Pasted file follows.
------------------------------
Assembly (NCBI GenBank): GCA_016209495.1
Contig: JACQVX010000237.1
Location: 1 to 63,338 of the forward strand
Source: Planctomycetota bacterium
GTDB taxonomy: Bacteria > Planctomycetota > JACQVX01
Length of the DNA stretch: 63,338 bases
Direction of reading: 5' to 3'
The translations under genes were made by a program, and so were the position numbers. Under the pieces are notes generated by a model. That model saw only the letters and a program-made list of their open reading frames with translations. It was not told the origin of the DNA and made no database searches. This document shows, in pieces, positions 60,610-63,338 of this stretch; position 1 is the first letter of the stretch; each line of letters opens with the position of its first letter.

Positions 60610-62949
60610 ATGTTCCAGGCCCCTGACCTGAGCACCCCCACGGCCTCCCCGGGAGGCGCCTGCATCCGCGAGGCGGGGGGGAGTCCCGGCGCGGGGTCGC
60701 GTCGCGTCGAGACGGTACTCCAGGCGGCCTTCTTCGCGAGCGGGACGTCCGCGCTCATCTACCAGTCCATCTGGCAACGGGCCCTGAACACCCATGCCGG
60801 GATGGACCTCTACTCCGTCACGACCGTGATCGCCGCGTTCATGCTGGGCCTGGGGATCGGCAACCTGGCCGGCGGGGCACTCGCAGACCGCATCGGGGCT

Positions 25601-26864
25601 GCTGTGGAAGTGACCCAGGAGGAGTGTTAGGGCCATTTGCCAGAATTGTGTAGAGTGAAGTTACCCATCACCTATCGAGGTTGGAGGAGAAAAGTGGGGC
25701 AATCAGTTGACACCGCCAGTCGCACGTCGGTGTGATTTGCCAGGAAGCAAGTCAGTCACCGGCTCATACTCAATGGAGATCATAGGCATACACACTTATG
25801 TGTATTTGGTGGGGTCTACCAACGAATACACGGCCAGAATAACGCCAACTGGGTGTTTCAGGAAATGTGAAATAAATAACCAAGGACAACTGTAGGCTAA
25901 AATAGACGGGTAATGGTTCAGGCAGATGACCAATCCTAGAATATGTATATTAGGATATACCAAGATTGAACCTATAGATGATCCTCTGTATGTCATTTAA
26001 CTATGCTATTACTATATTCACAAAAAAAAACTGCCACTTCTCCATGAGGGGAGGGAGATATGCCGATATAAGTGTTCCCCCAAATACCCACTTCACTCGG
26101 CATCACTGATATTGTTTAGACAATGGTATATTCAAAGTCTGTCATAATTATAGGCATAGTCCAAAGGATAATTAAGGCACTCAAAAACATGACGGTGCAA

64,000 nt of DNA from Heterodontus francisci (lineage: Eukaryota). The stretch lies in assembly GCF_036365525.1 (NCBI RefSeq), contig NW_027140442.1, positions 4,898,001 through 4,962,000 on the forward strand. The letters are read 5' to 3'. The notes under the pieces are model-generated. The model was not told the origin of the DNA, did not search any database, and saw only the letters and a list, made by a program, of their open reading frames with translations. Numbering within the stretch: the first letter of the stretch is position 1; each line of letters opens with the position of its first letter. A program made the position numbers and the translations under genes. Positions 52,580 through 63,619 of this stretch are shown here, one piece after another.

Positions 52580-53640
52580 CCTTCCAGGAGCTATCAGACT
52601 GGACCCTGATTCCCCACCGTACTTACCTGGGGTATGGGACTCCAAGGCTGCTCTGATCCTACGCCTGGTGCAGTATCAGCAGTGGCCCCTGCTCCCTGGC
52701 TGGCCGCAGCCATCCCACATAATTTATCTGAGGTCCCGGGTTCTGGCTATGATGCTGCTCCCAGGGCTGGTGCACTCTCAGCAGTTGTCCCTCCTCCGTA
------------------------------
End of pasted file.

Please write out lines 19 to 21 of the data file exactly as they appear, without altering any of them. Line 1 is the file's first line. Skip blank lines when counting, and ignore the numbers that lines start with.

26101 CATCACTGATATTGTTTAGACAATGGTATATTCAAAGTCTGTCATAATTATAGGCATAGTCCAAAGGATAATTAAGGCACTCAAAAACATGACGGTGCAA

64,000 nt of DNA from Heterodontus francisci (lineage: Eukaryota). The stretch lies in assembly GCF_036365525.1 (NCBI RefSeq), contig NW_027140442.1, positions 4,898,001 through 4,962,000 on the forward strand. The letters are read 5' to 3'. The notes under the pieces are model-generated. The model was not told the origin of the DNA, did not search any database, and saw only the letters and a list, made by a program, of their open reading frames with translations. Numbering within the stretch: the first letter of the stretch is position 1; each line of letters opens with the position of its first letter. A program made the position numbers and the translations under genes. Positions 52,580 through 63,619 of this stretch are shown here, one piece after another.

Positions 52580-53640